The Ear Inn, as I have been pointing out for a number of years, is the place to be on a Sunday night in New York City. When you come to 326 Spring Street in Soho, sometime between 8 and 11, you will hear wondrous music, subtle and exuberant.
A few Sundays ago, on September 16, 2012, the EarRegulars were Jon-Erik Kellso, trumpet; Harry Allen, tenor saxophone; Neal Miner, string bass; Chris Flory, guitar. That group in itself deserves a WOW!
Doug Finke joined the original quartet for ROSETTA. And it was never too close for comfort:
(A word about Doug, who isn’t as well known as he should be in East Coast circles. I knew his work from three CDs by the Independence Hall Jazz Band — spectacular sessions featuring Jon-Erik, Duke Heitger, Paul Asaro, Dan Barrett, Orange Kellin, Vince Giordano, Scott Anthony, Chris Tyle — and I met Doug in person last March at Dixieland Monterey (the Jazz Bash by the Bay) where he appeared with Bob Schulz, Ray Skjelbred, Kim Cusack, and Hal Smith . . . a man is known by the company he keeps! But with Doug it is more than being able to travel in fast musical company: notice the easy way he has his own luxuriant style, having absorbed all kinds of jazz to sound entirely and happily like himself.)
The Fantastic Five did their own variations on Romberg’s lament, LOVER, COME BACK TO ME:
After a brief break for nourishment, the Original Four took the stand (a figure of speech at The Ear Inn) for a leisurely, I might even say “lingering” version of LINGER AWHILE. Savor the beautiful solos and the way each solo leads into the next — this is a band of individualists who know all there is to know about Swing Synergy. This performance is a living lesson in craft, courage, and heart.
I think it takes a lifetime to learn how to play music like this; aren’t we lucky that these players and their friends share their masteries with us?
I would have been very happy to listen to what you’ve heard far into Monday morning . . . but my friends who play instruments wanted to add their voices to this swing splendor. Jon-Erik invited Dan Tobias (cornet) and Dan Block (tenor saxophone) to join the party for IF DREAMS COME TRUE, and they did. The dreams, I mean:
Jon-Erik is a witty observer of the lives around him — so in honor of the Jewish New Year (where families dip apple slices in honey at Rosh Hashonah dinner for a sweet new year to come), he called for the Woody Herman line, APPLE HONEY — with amused reverence for customs and how they can be honored in swing. The soloists are Harry; Will Anderson (alto); Dan Tobias; Pete Anderson (tenor); Jon-Erik; Alex Hoffman (tenor); Dan Block (tenor); Chris Flory (guitar, remembering Tiny Grimes at the start); Neal Miner (string bass) — backed by hilariously appropriate riffs:
Jon-Erik temporarily retired from the field and turned matters over to Eli Preminger, the hot trumpet man from Israel . . . and Doug Finke returned for I FOUND A NEW BABY, with Dan Block and Harry Allen in conversation, Will and Pete Anderson showing brotherly love, Dan Tobias and Eli having a swing chat before Alex and Chris speak up. Then it’s every tub on its own bottom (with Neal being epigrammatic on the bridge):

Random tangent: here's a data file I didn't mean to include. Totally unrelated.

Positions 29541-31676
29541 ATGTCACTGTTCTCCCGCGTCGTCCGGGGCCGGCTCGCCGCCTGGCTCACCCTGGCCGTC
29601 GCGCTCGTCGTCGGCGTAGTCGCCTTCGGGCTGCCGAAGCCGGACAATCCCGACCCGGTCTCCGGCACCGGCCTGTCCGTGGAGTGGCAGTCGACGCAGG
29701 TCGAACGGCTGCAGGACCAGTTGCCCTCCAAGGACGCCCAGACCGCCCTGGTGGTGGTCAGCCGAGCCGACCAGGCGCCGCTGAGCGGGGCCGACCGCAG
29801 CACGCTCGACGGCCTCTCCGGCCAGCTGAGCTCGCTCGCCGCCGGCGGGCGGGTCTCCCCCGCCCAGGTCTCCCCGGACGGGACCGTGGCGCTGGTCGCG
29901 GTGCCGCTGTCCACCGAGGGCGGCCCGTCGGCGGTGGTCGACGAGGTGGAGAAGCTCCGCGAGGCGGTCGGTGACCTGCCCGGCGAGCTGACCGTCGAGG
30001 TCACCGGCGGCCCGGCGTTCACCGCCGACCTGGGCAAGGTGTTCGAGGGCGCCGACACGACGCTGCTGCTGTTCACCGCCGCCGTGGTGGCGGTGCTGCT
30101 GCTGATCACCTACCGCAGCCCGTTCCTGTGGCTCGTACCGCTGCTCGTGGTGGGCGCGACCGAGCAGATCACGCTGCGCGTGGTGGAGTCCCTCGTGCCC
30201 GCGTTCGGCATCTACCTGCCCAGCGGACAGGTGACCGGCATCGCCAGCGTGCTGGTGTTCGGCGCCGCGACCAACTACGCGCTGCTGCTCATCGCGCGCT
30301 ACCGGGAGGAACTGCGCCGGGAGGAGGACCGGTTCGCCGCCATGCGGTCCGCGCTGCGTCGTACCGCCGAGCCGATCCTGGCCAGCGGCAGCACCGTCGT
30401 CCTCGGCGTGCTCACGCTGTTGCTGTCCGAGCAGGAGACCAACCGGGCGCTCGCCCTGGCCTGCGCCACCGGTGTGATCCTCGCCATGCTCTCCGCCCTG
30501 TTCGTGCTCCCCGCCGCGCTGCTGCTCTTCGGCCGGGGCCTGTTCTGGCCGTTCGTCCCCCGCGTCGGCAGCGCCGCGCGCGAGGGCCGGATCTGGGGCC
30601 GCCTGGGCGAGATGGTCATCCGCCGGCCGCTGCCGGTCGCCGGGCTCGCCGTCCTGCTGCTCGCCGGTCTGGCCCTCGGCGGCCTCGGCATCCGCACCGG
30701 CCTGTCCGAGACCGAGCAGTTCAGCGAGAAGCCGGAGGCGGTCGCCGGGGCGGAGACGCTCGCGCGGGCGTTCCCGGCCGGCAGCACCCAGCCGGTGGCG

And if that wasn’t enough, some blues to close out the night — the YELLOW DOG BLUES, thirteen minutes and fifteen seconds of hot bliss:
“My goodness!” to quote Dan Barrett.
I don’t know of another place on the planet where such collective exultation takes place on a weekly basis . . . . thank you, gentlemen, for making this joy possible (and for allowing me to spread the healing vibrations to people who live far away).
P.S. I must also say that what and how a band plays is in some small measure determined by their audience. It is entirely possible, and sometimes necessary, for musicians to ignore the loud or distracting people in front of them . . . in fact, if musicians got distracted from their life-purpose by the couple at the table near the window, they wouldn’t last very long in this business. But I digress. At the Ear Inn that night, there were many musicians and deep listeners in the audience, and I am sure this made the atmosphere even more special: Gary Foster, Frank Basile, Ben Flood [players!] and Lynn Redmile, Shelley Finke, Nan Irwin, Claiborne Ray, Marcia Salter [listeners!].
P.P.S. After five years of fairly steady attendance at The Ear, I feel that it is a beautifully special place in my world. It’s where I go to wash away the dust of everyday life, to get my aesthetic vitamins, to get my batteries charged.
This may be too personal for some of my readers, but I write openly that 326 Spring Street on Sundays from 8-11 is my synagogue, my church, my mosque, my sacred space, my place of worship. I go there to get uplifted, to witness and participate once again in individual and collective Joy. I go there to learn so much about beauty and generosity.
I wish that everyone who vibrates as I do could go there and be inspired.
And I do not overstate a word here.
May your happiness increase.